From Conservation to Conversation: Rethinking Collections Care
Cultural institutions such as Museums claim to take a well-informed and strategic approach to care for valued collections, protecting and conserving the material evidence of cultural heritage in line with the overall institutional goals. Though the principles and values that inform such strategies, vary considerably according to context and they often do not reflect the original cultural context.
Care of collections and views on the appropriate preservation conditions continue to be subject of current debate, particularly in connection with collections from colonial contexts. Questions are asked regarding issues such as collections mobility, high costs, sustainability and the ‘green Museum’ and results of current research on principles of collections care deliver important impulses. So-called conservation standards, or perceived lack thereof, have been used by major institutions to argue against mobility of collections and have been experienced as factors in delaying exchange and use of collections as well as restitution.
The establishment of the Museum in the (colonial) European cultural landscape resulted in the establishment of largely Eurocentric ideas of conservation/preservation as standards in collections care. These ideas have been increasingly challenged from within the profession as well as outside. Over the past 20 years the growing involvement of indigenous and originating communities and a wider and critical public in questions of representation, presentation and preservation shifted the conservation practice away from exclusivity, moving the decision-making process towards inclusive multidisciplinary negotiation of ideas.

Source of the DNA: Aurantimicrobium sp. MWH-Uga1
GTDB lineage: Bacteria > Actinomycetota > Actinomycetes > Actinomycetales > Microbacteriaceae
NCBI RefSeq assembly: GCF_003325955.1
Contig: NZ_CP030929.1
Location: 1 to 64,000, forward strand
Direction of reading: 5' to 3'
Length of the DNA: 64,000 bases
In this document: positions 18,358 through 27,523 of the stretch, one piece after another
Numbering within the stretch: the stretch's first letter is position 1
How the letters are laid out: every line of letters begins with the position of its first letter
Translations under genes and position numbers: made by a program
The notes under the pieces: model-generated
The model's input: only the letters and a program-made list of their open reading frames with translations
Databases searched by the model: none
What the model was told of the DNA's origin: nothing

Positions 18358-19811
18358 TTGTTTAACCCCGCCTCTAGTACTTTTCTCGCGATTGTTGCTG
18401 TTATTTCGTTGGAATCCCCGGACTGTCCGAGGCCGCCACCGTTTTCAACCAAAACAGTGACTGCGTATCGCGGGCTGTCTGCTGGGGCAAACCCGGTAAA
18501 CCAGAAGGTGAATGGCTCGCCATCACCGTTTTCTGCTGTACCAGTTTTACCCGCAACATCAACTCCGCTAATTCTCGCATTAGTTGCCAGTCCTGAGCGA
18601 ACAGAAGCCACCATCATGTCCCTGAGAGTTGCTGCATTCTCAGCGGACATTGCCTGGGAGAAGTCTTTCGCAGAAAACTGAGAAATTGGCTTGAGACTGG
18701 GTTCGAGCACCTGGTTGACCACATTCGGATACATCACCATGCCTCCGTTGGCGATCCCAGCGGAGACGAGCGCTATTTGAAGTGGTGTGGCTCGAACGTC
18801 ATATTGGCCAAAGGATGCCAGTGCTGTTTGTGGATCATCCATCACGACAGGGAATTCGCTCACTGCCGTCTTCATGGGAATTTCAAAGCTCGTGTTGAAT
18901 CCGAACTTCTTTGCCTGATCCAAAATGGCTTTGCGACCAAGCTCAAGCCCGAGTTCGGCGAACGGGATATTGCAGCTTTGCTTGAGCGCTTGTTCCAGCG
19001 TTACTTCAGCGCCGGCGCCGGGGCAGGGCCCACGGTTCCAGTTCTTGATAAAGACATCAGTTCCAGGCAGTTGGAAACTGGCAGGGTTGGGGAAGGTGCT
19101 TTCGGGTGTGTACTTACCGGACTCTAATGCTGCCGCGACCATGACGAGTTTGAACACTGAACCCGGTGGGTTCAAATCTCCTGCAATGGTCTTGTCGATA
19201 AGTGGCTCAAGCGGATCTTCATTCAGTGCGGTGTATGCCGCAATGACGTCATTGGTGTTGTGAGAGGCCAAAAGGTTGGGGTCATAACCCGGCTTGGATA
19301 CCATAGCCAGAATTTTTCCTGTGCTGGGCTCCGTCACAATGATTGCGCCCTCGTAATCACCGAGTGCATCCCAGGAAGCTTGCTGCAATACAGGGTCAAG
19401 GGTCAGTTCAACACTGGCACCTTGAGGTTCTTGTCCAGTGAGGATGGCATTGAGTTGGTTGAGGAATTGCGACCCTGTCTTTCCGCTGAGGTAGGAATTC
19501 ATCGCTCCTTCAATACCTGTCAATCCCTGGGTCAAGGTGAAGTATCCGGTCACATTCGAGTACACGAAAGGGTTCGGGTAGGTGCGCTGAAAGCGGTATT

A conservation practice aiming to safeguard cultural material should also contribute to ‘cultural health’. Care of collections has to include conversations on interpretation and representation of culture which inform the appropriate care within a given context. Equally, questions about sustainability, architecture, climate conditions, storage and display inform criteria applied to manage risks to the tangible material of museum collections.
Within the context of World Cultures Collections in Germany, this two-day workshop wants to reflect on the ongoing development of changing conservation and collections care practices. Bringing together colleagues from the national and international field, we want to create a space for open communication.